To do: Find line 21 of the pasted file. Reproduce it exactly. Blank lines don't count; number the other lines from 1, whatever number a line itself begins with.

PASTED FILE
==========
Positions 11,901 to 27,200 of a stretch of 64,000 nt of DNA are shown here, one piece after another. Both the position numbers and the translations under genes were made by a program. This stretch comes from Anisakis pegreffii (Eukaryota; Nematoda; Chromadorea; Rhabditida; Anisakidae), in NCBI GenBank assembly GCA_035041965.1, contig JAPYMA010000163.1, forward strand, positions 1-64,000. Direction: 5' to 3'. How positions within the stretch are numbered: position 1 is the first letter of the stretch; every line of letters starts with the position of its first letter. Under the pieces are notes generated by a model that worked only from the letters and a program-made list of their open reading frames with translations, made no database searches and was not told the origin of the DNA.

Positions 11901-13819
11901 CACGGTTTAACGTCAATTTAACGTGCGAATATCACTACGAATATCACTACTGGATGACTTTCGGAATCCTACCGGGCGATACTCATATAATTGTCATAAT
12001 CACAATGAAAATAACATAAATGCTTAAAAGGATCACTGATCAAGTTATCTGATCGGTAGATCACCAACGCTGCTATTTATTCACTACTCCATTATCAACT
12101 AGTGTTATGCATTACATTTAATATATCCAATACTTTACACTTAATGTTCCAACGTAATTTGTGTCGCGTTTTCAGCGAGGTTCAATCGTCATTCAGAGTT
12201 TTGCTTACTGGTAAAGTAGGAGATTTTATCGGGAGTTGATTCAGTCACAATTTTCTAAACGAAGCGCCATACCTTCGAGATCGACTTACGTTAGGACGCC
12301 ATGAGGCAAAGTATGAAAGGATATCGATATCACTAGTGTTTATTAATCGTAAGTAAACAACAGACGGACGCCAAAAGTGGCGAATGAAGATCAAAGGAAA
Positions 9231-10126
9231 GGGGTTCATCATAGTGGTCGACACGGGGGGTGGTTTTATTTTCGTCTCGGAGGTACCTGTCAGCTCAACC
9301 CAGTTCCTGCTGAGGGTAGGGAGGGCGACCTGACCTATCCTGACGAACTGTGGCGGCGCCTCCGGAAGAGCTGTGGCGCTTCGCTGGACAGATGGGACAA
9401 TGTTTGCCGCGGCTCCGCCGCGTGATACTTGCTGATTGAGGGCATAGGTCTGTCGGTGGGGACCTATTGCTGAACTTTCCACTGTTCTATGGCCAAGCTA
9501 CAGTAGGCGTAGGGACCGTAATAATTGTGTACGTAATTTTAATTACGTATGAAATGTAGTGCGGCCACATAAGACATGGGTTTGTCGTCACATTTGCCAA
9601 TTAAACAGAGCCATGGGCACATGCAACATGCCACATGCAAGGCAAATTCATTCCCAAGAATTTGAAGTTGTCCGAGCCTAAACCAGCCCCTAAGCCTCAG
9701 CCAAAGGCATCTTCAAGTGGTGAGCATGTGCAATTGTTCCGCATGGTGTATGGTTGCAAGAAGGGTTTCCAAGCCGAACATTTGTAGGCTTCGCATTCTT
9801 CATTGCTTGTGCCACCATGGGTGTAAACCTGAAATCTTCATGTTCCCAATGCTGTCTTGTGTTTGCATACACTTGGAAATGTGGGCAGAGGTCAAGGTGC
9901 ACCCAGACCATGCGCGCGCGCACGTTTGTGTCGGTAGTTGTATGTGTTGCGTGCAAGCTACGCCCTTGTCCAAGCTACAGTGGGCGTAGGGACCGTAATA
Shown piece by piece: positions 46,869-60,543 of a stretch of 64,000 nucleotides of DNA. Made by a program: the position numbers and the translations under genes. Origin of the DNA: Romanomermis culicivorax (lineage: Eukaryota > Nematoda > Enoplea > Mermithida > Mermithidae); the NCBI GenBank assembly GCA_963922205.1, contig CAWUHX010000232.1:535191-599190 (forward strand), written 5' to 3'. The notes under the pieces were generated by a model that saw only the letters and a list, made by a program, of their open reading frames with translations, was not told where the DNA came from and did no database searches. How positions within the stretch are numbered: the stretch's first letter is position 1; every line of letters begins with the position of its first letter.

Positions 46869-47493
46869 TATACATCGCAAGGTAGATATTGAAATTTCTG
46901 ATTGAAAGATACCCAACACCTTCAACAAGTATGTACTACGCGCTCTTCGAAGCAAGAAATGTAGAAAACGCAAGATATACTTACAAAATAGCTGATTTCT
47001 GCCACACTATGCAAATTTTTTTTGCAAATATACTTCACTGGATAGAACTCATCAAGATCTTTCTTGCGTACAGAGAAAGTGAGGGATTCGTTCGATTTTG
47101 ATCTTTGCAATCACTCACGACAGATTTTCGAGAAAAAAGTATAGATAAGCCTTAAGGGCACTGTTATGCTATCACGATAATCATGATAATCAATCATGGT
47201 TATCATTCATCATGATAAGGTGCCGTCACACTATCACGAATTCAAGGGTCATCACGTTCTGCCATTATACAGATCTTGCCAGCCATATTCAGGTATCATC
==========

47001 GCCACACTATGCAAATTTTTTTTGCAAATATACTTCACTGGATAGAACTCATCAAGATCTTTCTTGCGTACAGAGAAAGTGAGGGATTCGTTCGATTTTG